“There was a lot of talk about whether the HANS was worth it, was it too cumbersome?” said Anderson, who adopted a HANS after the death of fellow boat racer Christopher “Red” Hindman. “I decided it was a safety issue and not a performance issue.”
The sport’s first head restraint did not meet with immediate acceptance or approval. Made of fiberglass and finished in white gelcoat, the device first worn by Downing at Daytona was dubbed the “Cinderella Collar.”
“The other racers were polite,” said Downing. “I’d won the Camel Lights championship two years in a row. But there was an array of strange stares and wry smiles.”
Sanctioning body mandates in series around the world as well as voluntary use in auto and boat racing eventually led to the production and sale of over 500,000 devices.
In addition to displaying the “Cinderella Collar,” the MSHFA exhibit chronicles the efforts of Hubbard and Downing to reduce the size of the HANS to make it universally applicable in all types of racing.
“We are grateful to Jim Downing and Jonathan Ingram, author of the book “Crash! How the HANS helped save auto racing” (2019) for making this exhibit possible,” said Motorsports Hall of Fame of America President George Levy. “Few devices in the history of the sport have contributed as much to saving lives.”
The “Cinderella Collar” was the first of the wraparound Model I devices. It was replaced by the carbon fiber Model I, which was dubbed the “Elvis Collar” in the IMSA paddock. Downing wore a HANS in every race following that 1986 debut including his LMP2 class victory at Le Mans in 1996. But in the first 10 years after HANS Performance Products was launched by Hubbard and Downing in 1991, fewer than 300 were sold.
The two men recognized they needed to develop a smaller version. But it was not until a basal skull fracture nearly killed future two-time Formula 1 world champion Mika Hakkinen at the 1995 Australian Grand Prix that an opportunity presented itself. Mercedes-Benz, which supplied engines to Hakkinen’s McLaren F1 team, stepped in and helped Hubbard create a smaller HANS that would fit in F1 cockpits.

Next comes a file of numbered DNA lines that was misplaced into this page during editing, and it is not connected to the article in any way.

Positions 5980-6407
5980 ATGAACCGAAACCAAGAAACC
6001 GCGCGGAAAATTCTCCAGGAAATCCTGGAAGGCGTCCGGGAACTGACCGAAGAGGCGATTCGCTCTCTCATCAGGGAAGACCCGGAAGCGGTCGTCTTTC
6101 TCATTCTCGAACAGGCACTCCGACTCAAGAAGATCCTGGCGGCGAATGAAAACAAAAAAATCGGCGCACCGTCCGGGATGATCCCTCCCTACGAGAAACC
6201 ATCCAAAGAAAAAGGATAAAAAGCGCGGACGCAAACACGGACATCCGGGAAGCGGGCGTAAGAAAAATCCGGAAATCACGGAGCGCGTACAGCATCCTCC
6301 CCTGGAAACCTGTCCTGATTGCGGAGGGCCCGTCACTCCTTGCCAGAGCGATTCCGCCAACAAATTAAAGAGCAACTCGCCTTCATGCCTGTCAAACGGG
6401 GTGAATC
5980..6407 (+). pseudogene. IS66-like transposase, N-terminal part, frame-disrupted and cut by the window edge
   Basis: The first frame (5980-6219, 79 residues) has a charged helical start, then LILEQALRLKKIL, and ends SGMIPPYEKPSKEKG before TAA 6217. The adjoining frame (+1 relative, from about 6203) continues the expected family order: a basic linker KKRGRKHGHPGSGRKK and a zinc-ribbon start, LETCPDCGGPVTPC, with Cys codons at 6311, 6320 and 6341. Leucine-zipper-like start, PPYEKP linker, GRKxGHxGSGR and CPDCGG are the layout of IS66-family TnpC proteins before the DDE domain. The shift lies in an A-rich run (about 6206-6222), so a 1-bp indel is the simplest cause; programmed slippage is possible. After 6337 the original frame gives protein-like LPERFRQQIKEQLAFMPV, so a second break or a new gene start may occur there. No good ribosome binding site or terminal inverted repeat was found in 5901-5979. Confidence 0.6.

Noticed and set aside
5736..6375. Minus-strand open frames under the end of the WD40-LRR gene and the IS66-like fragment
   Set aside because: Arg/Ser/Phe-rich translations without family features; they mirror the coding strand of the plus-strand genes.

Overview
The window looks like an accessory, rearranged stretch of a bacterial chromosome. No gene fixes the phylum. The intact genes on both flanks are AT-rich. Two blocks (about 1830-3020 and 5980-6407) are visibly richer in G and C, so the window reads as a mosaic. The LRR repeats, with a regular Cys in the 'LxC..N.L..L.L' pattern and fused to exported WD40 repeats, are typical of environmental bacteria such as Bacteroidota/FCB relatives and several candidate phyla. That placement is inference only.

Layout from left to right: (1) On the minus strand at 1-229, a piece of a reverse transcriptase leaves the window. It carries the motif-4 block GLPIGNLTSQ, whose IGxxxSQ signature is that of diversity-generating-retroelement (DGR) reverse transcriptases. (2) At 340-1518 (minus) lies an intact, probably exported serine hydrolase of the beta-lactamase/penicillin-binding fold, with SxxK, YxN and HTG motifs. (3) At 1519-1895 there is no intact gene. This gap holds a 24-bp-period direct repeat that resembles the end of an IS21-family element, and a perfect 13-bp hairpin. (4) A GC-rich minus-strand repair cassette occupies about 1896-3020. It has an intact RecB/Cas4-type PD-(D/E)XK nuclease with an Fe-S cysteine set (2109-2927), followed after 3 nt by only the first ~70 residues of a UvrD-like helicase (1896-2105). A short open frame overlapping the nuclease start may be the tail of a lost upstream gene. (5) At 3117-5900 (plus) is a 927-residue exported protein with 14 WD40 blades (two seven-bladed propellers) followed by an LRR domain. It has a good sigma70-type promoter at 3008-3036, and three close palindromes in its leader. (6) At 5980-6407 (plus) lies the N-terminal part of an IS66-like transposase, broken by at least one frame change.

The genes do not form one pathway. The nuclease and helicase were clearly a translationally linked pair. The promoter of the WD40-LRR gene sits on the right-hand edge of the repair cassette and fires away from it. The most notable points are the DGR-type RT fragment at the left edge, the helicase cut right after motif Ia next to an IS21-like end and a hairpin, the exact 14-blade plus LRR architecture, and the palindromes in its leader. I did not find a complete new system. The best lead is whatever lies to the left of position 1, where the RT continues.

The resulting HANS Model II was universal and could fit into all cockpits. Following a fatal basal skull fracture suffered by Gonzalo Rodriquez and the fatal crash of Greg Moore in 1999, CART’s Dr. Olvey helped persuade the sanctioning body to become the first to mandate the Model II on ovals in 2001. A little more than two months after Earnhardt’s death, CART driver Mauricio Gugelmin was saved from a possible fatal head injury by his HANS during a spectacular double-impact crash at the Texas Motor Speedway.
Preceded by three fatal head injuries in NASCAR during a span of 10 months, Earnhardt’s crash proved decisive. HANS Performance Products took orders for more HANS devices in a week than had been sold in the company’s first 10 years. After its investigation of Earnhardt’s crash, NASCAR decided to mandate head restraints for the 2002 Cup season. At about the same time, CART mandated the HANS for all its 2002 races, including street and road courses. F1 required drivers to wear a HANS starting with the outset of the 2003 season.
“It was a long struggle to gain acceptance for our head restraint,” said Downing. “But thanks to Bob Hubbard’s experience with safety testing for General Motors in the 1960s and his sled testing that proved a HANS would work without causing any unintended consequences, we finally succeeded. It was unfortunate how many drivers were lost to head or neck injuries in the time it took for a head restraint to gain acceptance.”
Another section of the MSHFA’s new safety exhibit pays tribute to 2003 inductee Bill Simpson. NASA astronaut and racing buff Pete Conrad had introduced Simpson to a fire-resistant DuPont fabric called Nomex in 1967. Soon, Simpson’s Nomex fire suits were being worn by drivers everywhere. In the exhibit is one of the actual suits in which Simpson famously set himself on fire to demonstrate their life-saving properties.